This is quite a literal statement; The maximum brightness of 1,000 nits is enough for HDR10 content reproduction, but when pitched against the Apple iPhone 13 with approximately 1,300 nits, the Find X5 falls considerably behind. Now take the 1,750 nits that the Samsung Galaxy S22 can bombard your eyes with, and it becomes apparent that the Find X5 fades in contrast.
But let us leave comparisons aside because on itself, the screen can be a joy for your eyes, especially with the wide range of features that Oppo has added on top. Oppo has implemented the o1 Ultra Vision Engine, which features an image sharpener that increases visual fidelity in low-res content and an automatic SDR to HDR converter that takes away some blandness of SDR videos.
The color depth is also on par with modern standards. At 10-bit, the screen is able to pull the weight of the camera that shoots in this level of color accuracy and as an added bonus the device can recognize when you are viewing sRGB or DCI-P3 images and adjusts accordingly.
Unfortunately, my eyes are not colorimeters, nor do I have this level of experience with photography so, at a glance, I can not tell the difference. I doubt you will be able to find value in those technicalities, but the HDR content that I tried did look very good.
Performance: The Snapdragon 888 burns hot during lift-off
We see that Oppo treated the device’s internals the same way it treated its screen.
In a vacuum, the Snapdragon 888 is a fairly powerful SoC that keeps up with all the modern games you can throw at it, and it will handle most daily tasks with ease. But as it happened with the screen, inside the competitive environment by the similarly priced Apple and Samsung products.
What I liked:
- It can keep up with most modern games without concessions.
What I disliked:
- Falls behind the competition.
- Thermal throttles in extended stress tests.
Stressing the SoC with some benchmarks, we see that the SD 888 performs just as expected with a 1097/3155 single and multicore score on Geekbench and 5830 points on Wildlife from 3D Mark with an average of 34.5 fps. By the end of the extended stress test, we had a high loop score of 4,723 and a low of 3217. An obvious sign of thermal throttling at a maximum internal temp of 45 Celsius.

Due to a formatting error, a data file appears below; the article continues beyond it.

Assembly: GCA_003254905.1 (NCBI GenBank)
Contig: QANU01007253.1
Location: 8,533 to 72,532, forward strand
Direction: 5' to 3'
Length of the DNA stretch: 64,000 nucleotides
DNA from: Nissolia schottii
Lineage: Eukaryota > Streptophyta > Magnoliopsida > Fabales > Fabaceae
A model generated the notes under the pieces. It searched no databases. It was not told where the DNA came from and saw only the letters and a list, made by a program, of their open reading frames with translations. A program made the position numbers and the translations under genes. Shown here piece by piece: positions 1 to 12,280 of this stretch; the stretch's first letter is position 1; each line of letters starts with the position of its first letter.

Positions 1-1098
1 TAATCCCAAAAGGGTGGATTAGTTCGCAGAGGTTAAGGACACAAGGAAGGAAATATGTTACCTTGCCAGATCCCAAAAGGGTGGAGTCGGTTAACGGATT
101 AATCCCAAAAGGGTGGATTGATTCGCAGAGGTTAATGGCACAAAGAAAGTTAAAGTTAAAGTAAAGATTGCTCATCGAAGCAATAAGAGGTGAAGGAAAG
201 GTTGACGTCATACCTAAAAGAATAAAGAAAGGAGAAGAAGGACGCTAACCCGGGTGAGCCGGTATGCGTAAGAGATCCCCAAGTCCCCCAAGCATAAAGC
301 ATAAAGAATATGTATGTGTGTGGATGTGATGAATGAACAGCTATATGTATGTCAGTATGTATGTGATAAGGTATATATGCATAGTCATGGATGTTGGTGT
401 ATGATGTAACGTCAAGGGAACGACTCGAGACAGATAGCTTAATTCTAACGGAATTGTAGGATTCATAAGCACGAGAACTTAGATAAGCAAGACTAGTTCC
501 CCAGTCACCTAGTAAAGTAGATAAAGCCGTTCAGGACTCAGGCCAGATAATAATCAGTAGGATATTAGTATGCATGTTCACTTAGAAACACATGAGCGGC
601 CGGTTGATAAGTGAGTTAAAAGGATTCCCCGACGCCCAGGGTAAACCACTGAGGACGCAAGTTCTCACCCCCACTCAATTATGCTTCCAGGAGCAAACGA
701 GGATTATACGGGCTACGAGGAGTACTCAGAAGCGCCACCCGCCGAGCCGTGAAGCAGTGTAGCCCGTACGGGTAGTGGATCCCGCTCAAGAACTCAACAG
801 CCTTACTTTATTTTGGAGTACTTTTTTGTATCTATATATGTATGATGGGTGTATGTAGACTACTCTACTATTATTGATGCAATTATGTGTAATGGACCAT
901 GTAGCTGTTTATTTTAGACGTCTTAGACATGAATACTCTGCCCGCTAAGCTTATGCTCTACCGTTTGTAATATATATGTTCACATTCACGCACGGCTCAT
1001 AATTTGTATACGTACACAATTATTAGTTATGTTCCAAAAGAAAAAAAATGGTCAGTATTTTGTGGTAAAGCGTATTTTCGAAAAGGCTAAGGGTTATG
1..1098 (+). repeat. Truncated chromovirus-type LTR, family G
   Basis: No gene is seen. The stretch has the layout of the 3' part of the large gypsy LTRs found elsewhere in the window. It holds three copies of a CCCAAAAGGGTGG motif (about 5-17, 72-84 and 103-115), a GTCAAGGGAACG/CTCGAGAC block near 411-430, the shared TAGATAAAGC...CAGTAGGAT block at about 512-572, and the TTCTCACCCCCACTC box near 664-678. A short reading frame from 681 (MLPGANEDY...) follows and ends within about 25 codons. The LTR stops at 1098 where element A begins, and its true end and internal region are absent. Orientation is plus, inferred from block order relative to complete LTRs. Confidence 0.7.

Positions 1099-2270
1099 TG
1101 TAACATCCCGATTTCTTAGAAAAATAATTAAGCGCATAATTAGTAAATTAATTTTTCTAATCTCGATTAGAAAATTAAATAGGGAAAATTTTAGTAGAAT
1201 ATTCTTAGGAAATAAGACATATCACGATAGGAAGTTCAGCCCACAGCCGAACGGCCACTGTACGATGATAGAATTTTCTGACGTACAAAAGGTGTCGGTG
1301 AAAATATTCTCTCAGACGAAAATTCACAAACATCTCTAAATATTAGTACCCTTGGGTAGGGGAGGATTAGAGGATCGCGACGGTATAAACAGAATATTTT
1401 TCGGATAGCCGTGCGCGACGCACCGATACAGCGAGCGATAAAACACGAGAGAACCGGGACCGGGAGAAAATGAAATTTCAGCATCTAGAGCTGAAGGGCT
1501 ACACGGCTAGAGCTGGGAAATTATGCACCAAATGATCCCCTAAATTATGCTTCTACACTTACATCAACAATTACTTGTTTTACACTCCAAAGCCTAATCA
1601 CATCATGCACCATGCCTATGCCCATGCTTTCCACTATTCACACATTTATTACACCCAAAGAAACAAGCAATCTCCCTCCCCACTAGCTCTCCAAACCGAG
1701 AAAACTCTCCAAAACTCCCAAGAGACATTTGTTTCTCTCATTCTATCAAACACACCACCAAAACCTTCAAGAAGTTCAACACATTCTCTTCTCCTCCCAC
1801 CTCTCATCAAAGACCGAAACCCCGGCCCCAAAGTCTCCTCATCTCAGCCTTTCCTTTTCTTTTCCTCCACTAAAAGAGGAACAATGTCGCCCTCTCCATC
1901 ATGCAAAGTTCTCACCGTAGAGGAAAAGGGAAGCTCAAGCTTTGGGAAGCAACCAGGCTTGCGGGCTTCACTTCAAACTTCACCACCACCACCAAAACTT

Oppo Find X5 Benchmark Table
|Benchmark||Oppo Find X5||Oppo Find X5 Pro||Asus Zenfone 8||OnePlus 9||Xiaomi Mi 11|
|3D Mark Wildlife||5,830 at 34.9 fps||9,300 at 55.7 fps||5,753||5,683||5,702|
|3D Mark Wildlife Stress Test (best / worst)||4,723 / 3217||9,192/ 6,069||5,825||5,716||5,697|
|Geekbench 5 (single / multi)||1,097 / 3,155||846 / 3,324||1,124 / 3,738||1,119 / 3,657||1,085/3,490|
The aluminum frame seems to be carrying the bulk of the cooling, since during the extended 20-minute wildlife extreme test it burned hot and was uncomfortable to touch, just like the space shuttle after re-entry. Performance was reduced as you can see in the table above and if your ambiance is over 30c, you may start coming across some throttling issues during heavy gaming.
Cameras: Twin stars vying for supremacy
Where Oppo did not hold back is the cameras. The Oppo Find X5 features not one but two flagship-level cameras of 50 MP each.
Those two cameras are accompanied by a 13 MP telephoto lens and a 32 MP selfie camera that lies within a punch hole on the left side of the screen. These cameras pack a lot of innovation inside them and if great photography is what you are after this is where the Find X5 delivers and I would not be surprised if you find it ranking in the best smartphone cameras podium.
What I liked:
- Ultra-Wide is as powerful as the primary Wide sensor.
- Easy to switch through different file types.
- Great night shots, both with and without night mode.
- The AI does a good job of adjusting the settings for you.
- Calibrated to work with messaging apps.
What I disliked:
- Too many features without apparent differences.
- Steep learning curve.
- Your 10-bit photos will have to be converted before viewing them on other devices.